In the summer of 2002, seven women were ordained priests by a Roman Catholic Archbishop, on a ship cruising the Danube River. Since Canon Law 1024 states that “only a baptized man can validly receive sacred ordination”, everybody involved in the “grave crime” was excommunicated, and the Vatican stressed that ordaining women is illecit and theologically impossible. These women, and many other catholics, believe is not.
“If an unjust law cannot be changed, must be broken.” Patricia Fresen
Shortly thereafter, three women were ordained bishops in great secrecy, so that they could carry on female ordinations in apostolic succession with Jesus Christ and without any help by the Vatican. Today, the Roman Catholic Women Priests movement counts over 150 ordained women priests and 10 bishops worldwide, and the number keeps growing. In the United States only, women priests are present in 32 states and work in over 60 intentional communities.
These women are mature, have theological degrees and years of experience working in churches, schools, parishes and dioceses. Many have been sisters during their whole life. They can trace the roots of their movement in the aftermath of the Church reform in the 60s, they find inspiration in the life of saints that have challenged the hierarchy with their mysticism, their prophecies, their vision and their revolutionary message.
In 2008 the Congregation for the Doctrine of the Faith (Rome) issued an order of excommunication for the crime of attempting sacred ordination of a woman. The decrete is automatic absolute and universal.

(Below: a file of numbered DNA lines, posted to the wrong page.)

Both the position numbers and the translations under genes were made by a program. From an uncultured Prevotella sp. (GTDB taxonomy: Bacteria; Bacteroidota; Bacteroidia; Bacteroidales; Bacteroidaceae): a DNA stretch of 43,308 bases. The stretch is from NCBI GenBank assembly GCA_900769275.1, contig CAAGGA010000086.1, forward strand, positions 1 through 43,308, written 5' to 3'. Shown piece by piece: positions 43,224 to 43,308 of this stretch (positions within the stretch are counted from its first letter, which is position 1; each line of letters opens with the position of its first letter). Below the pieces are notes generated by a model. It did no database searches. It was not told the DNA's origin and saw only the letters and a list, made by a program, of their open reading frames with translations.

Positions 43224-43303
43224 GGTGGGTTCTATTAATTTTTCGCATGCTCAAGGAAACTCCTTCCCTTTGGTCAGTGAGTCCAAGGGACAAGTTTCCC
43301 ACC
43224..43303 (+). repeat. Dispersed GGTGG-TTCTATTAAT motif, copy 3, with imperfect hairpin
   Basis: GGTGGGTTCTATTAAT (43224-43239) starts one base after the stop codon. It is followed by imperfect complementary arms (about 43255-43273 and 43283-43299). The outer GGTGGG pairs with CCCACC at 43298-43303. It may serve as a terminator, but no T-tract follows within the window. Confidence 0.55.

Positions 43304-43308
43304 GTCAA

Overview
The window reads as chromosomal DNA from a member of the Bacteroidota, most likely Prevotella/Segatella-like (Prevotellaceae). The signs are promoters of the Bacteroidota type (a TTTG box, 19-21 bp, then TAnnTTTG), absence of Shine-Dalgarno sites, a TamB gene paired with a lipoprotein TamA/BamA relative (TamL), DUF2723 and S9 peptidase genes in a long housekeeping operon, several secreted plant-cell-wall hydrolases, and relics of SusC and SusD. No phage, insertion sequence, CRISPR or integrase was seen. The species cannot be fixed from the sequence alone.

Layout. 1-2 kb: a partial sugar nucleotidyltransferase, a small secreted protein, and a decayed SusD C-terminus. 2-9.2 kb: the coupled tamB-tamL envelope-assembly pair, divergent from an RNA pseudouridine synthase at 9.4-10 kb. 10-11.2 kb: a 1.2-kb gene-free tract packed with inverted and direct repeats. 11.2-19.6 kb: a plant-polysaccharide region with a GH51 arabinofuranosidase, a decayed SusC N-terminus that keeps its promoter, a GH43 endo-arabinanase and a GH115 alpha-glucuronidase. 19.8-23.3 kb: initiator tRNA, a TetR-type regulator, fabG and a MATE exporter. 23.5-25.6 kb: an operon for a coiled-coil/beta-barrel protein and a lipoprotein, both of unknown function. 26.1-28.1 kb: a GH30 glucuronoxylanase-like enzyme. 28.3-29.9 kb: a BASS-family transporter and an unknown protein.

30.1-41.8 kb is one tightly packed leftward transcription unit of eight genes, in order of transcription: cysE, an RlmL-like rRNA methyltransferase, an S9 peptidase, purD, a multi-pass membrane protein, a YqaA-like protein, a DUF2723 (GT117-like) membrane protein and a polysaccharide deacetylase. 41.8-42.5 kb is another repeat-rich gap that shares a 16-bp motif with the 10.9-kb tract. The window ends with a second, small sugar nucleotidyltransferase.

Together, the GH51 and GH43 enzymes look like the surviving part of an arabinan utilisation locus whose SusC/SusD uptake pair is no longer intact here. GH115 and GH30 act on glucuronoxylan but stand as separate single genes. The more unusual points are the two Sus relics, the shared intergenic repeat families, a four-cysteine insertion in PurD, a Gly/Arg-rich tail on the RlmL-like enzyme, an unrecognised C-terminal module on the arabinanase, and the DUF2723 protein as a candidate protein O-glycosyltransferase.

For a woman priest excommunication means losing money, support, housing, and their network. It means not being able to receive the sacraments in the communities they helped form, and not being buried in the same cemetery as their family. To undertake this path of disobedience means intentionally deciding to carry the cross in their life. Why would they choose to go through this?
“We are not leaving the Church, we are leading the Church.” Mary Bridget Meehan
Angela Bonavoglia: “If you forbid a woman to represent the divine, if she cannot have power, if you have an institution controlling women most intimate decisions: those positions have an influence on the way women are treated in the world and they also are devastating to women in their souls”.
Their message is not simply about the ordination of women: the movement wants a newly renovated Church.
They often refer to the Second Vatican Council that deeply reformed Catholic communities, and the philosophical discourses of Feminist and Liberation Theology fighting against classism, racism and sexism.
They work in solidarity with the poor, exploited, and marginalized for structural and transformative justice in partnership with believers of all faiths.
They speak of justice and freedom, what it means to be prophets today, what is worth believing and what are we willing to pay for it.
I was shown a model of world where if there is no justice for the smallest and the weakest, then there’s no justice at all.
In an age when religion has become embarrassing and sometimes synonymous with fanaticism, can we renew it?
To me those women are a symbol. They are showing us the primacy of our conscience and how to renew our own tradition.